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THURSDAY, April 5 (HealthDay News) -- From 2001 to 2010, an increase was seen in artemisinin resistance in Plasmodium falciparum (P. falciparum) on the Thailand-Myanmar border, which was largely attributable to parasite genetics, according to a longitudinal study published online April 5 in The Lancet.
To ascertain whether artemisinin resistance has spread or emerged on the Thailand-Myanmar border, Aung Pyae Phyo, M.D., from Mahidol University in Bangkok, and colleagues measured six-hourly parasite counts in 3,202 patients with uncomplicated hyperparasitemic falciparum malaria who were treated in clinics along the northwestern border of Thailand from 2001 to 2010. Patients were given oral artesunate-containing regimens. Parasites were genotyped and their clearance half-lives were estimated.
From 2001 to 2010, the researchers found that the parasite clearance half-lives lengthened from a geometric mean of 2.6 hours to 3.7 hours, and the proportion of slow-clearing infections increased from 0.6 to 20 percent. In 119 patients in western Cambodia, the mean clearance measured between 2007 and 2010 was 5.5 hours, and 42 percent of the infections were slow-clearing during that time. One hundred forty-eight multilocus parasite genotypes were identified in 1,583 infections that were genotyped; between two and 13 patients were infected with each genotype. There was an increase in the proportion of variation in parasite clearance which was due to parasite genetics, from 30 percent in 2001-2004 to 66 percent in 2007-2010.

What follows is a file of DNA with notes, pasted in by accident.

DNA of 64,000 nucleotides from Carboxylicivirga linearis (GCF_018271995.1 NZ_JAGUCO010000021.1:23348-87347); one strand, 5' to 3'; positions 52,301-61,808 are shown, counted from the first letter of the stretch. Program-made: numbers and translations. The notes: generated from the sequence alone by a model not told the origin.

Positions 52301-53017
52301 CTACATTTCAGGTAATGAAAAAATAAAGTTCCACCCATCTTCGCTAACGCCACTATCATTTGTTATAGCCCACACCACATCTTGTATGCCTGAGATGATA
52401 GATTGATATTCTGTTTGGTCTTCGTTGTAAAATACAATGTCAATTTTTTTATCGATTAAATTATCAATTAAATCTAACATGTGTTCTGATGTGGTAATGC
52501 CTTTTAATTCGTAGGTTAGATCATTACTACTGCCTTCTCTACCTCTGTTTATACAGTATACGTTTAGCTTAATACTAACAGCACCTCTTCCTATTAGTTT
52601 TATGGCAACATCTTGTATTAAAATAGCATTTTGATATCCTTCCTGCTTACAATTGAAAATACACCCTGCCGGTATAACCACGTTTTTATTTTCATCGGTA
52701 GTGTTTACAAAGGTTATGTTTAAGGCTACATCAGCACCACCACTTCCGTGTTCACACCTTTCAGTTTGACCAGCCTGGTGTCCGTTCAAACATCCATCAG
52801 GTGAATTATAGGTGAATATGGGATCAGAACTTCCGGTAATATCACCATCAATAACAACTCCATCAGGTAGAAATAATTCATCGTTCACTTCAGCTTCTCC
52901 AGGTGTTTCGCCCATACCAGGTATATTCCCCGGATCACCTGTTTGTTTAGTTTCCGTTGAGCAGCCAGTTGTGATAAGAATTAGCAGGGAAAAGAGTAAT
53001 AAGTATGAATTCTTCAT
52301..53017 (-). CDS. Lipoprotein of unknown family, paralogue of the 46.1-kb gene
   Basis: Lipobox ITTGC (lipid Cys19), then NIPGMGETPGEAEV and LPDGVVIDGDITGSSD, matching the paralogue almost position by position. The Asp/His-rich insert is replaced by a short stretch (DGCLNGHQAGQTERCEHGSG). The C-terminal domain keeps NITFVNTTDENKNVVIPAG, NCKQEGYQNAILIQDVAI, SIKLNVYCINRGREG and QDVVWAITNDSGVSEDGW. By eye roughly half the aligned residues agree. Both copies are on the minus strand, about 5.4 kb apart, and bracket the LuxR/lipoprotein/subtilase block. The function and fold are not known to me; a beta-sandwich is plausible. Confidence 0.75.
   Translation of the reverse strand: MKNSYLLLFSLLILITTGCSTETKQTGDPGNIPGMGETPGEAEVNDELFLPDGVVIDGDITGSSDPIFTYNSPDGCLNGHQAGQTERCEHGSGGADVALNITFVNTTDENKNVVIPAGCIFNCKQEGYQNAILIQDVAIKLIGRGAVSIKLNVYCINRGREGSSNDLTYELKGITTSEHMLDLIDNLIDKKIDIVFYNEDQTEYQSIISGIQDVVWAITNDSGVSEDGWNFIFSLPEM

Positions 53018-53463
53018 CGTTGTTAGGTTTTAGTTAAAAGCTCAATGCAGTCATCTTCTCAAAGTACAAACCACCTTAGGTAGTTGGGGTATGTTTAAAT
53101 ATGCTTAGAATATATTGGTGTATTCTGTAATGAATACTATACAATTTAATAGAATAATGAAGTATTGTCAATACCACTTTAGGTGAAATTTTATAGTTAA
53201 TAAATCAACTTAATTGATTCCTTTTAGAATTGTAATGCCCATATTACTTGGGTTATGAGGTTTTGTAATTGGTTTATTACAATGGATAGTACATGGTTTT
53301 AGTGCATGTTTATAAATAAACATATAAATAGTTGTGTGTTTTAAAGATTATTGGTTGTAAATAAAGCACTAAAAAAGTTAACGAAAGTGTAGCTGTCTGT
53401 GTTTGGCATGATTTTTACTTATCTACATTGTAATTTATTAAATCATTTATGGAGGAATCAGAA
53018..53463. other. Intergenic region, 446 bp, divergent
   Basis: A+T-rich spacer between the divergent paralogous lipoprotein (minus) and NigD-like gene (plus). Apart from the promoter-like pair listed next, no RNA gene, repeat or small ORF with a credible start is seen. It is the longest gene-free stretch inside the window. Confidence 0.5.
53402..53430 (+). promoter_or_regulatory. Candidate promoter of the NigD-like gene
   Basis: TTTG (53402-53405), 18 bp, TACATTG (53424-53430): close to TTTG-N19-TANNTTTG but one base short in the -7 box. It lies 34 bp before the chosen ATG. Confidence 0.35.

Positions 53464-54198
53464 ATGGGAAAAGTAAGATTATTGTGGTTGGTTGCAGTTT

"Genetically determined artemisinin resistance in P. falciparum emerged along the Thailand-Myanmar border at least eight years ago and has since increased substantially," the authors write.
One author is co-chairman of the World Health Organization antimalarial treatment guidelines committee.
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